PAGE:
Uhmmm... Maybe a more complete answer would be halpfull here...
The 336 is designated as a "Sport" cam. It has much more overlap than the stock 308 and therefore benefits from and allows higher compression ratios.
It also produces it's (Greater.) power higher in the rev range.
So... You get this kool kinda rumpa-rumpa idle but off-idle performance is pretty flat untill the cam "Comes on" at maybe 3000 rpm. After that the bike takes off and will produce usable power beyond redline. The cam has lots of overlap, so if youre running lots of compression (And you should be with the 336!), the engine "sees" lower compression at low revs. Thats a good thing.
A 1050cc or larger Airhead will really work well with this cam because theyre already producing 'adequate torque' down low and the cam allows the bike to hammer out the horses up top.
A 336 is a great
cam if you install it in a bike intended for cross country trips or high RPM backroad burning . The trade off is that these bikes are not very satisifying to ride around town. Not to me anyway...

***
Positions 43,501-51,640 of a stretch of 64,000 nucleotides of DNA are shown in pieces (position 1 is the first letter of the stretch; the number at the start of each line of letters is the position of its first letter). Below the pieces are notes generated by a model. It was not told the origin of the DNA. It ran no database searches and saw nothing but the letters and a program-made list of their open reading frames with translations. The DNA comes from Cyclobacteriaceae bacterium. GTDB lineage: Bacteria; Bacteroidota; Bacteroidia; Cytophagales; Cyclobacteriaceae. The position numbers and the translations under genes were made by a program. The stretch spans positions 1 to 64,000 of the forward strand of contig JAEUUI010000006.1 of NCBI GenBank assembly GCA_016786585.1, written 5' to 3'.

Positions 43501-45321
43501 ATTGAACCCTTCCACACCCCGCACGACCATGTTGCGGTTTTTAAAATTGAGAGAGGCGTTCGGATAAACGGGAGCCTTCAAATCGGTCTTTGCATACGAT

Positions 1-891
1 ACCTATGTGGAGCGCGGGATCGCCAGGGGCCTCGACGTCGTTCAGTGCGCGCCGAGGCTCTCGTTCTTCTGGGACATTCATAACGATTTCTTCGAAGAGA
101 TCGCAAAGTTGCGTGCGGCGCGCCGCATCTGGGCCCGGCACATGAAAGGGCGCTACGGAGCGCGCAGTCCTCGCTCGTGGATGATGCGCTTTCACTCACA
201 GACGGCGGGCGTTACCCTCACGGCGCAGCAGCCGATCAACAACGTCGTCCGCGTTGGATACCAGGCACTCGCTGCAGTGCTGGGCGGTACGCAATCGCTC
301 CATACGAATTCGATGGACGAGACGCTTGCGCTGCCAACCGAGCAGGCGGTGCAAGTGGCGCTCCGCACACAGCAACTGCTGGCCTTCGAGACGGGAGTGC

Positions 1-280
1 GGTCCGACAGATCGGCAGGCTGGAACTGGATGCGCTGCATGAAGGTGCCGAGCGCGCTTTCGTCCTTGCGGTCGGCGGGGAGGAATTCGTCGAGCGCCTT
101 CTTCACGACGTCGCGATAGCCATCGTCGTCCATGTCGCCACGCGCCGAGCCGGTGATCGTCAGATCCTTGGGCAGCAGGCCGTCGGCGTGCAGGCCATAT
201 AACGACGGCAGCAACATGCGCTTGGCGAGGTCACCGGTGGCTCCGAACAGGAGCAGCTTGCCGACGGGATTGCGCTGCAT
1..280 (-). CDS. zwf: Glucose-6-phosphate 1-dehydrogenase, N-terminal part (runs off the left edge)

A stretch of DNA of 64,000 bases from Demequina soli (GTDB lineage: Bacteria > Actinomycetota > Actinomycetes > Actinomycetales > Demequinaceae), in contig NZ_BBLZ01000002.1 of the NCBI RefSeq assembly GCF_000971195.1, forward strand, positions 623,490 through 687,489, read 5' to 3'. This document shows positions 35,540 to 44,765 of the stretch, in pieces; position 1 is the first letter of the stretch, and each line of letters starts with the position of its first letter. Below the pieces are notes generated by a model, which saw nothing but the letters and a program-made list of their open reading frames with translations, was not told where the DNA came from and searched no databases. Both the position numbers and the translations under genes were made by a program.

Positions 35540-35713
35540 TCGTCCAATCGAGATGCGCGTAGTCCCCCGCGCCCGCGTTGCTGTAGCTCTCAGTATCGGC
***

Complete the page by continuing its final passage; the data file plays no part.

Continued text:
Most of the really good running bikes that I remember that ran 336 cams also ran Hi-comp pistons, big intake valves, dual plugs, light flywheels, balanced, and were very carefully set up. Add a big bore kit and some porting and youre in Airhead heaven untill the engine coughs up its guts!
PS: If youre really serious about replacing your cam, MI offers a 324 Sport CAm that I've heard very good things about. It'll support some compression increase but the lower rpm area is fatter. If I drop a dime on a cam, thats the one I'm going for.